LONDON (Reuters) – Britain said on Friday it would offer a fast-track visa scheme for jobs at high-growth companies after a government-backed review warned that financial technology firms will struggle with Brexit and tougher competition for global talent.
Finance minister Rishi Sunak said that now Britain has left the European Union, it wants to make sure its immigration system helps businesses attract the best hires.
“This new fast-track scale-up stream will make it easier for fintech firms to recruit innovators and job creators, who will help them grow,” Sunak said in a statement.
Over 40% of fintech staff in Britain come from overseas, and the new visa scheme, open to migrants with job offers at high-growth firms that are scaling up, will start in March 2022.
Brexit cut fintechs’ access to the EU single market and made it far harder to employ staff from the bloc, leaving Britain less attractive for the industry.
The review published on Friday and headed by Ron Kalifa, former CEO of payments fintech Worldpay, set out a “strategy and delivery model” that also includes a new 1 billion pound ($1.39 billion) start-up fund.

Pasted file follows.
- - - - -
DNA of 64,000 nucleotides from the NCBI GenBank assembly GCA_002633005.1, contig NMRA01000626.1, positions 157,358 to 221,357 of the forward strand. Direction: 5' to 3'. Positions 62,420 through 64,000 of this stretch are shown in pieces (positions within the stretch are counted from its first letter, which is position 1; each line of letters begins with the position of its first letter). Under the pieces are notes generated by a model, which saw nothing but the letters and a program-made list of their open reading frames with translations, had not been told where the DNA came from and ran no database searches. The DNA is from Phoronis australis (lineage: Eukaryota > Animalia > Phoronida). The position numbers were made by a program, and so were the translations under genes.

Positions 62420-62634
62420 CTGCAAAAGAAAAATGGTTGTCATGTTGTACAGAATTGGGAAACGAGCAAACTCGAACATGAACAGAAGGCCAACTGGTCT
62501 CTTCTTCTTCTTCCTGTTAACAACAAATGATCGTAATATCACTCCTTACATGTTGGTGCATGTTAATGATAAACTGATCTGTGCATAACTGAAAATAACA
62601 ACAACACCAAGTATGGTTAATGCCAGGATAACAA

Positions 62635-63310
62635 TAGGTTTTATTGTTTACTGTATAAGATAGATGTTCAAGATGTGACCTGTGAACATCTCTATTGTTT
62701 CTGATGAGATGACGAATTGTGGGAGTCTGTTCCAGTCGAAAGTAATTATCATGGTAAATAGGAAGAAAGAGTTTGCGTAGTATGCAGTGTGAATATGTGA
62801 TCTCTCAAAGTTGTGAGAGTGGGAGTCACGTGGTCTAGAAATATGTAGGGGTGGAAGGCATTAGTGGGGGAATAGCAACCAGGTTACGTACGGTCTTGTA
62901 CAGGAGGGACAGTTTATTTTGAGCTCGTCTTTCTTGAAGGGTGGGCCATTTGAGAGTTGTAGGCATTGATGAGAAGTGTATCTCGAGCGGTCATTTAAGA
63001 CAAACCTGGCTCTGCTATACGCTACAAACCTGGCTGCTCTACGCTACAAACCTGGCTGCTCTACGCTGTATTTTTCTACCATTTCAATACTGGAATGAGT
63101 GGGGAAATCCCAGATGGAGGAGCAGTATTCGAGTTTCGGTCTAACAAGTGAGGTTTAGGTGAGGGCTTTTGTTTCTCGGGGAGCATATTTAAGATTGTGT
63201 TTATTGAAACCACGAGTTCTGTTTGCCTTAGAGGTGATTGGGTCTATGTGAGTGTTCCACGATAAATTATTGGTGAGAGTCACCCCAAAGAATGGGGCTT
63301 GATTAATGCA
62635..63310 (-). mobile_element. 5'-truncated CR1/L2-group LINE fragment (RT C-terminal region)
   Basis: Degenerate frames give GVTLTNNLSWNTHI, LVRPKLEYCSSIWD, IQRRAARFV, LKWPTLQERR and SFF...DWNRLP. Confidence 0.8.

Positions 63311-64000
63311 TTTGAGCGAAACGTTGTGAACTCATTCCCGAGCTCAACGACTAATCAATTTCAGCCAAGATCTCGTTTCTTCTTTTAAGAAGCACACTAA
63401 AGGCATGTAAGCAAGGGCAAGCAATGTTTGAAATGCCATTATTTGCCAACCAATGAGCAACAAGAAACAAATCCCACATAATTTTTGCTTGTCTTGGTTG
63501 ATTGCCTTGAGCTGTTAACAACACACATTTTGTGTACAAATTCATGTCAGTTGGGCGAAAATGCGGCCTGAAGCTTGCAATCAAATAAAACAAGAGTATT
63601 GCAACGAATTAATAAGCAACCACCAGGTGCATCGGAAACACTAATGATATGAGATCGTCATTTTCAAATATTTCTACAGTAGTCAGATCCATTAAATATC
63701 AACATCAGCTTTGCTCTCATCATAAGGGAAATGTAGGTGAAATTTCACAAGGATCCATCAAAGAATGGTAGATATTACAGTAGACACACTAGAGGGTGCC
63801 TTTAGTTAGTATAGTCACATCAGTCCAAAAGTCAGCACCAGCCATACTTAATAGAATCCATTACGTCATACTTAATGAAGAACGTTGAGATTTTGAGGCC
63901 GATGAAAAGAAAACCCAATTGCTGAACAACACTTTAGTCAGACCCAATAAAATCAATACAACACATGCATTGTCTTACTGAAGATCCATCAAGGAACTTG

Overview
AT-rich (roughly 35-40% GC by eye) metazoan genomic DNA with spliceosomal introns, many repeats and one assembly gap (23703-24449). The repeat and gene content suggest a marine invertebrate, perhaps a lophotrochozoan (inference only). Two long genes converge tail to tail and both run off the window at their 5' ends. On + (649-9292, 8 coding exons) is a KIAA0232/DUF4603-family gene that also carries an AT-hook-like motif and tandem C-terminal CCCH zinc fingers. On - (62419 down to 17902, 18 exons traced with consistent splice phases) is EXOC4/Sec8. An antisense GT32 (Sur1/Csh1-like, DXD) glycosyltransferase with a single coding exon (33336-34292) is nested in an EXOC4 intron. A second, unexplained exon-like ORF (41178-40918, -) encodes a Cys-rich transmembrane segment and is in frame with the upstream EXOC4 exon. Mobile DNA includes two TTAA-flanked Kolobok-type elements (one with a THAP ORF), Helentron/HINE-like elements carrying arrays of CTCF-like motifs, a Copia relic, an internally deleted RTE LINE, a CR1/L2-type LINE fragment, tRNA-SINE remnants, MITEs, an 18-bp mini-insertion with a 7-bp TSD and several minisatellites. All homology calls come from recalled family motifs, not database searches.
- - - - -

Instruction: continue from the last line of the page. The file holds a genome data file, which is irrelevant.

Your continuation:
“It’s about underpinning financial services and our place in the world, and bringing innovation into mainstream banking,” Kalifa told Reuters.
Britain has a 10% share of the global fintech market, generating 11 billion pounds ($15.6 billion) in revenue.
The review said Brexit, heavy investment in fintech by Australia, Canada and Singapore, and the need to be nimbler as COVID-19 accelerates digitalisation of finance, all mean the sector’s future in Britain is not assured.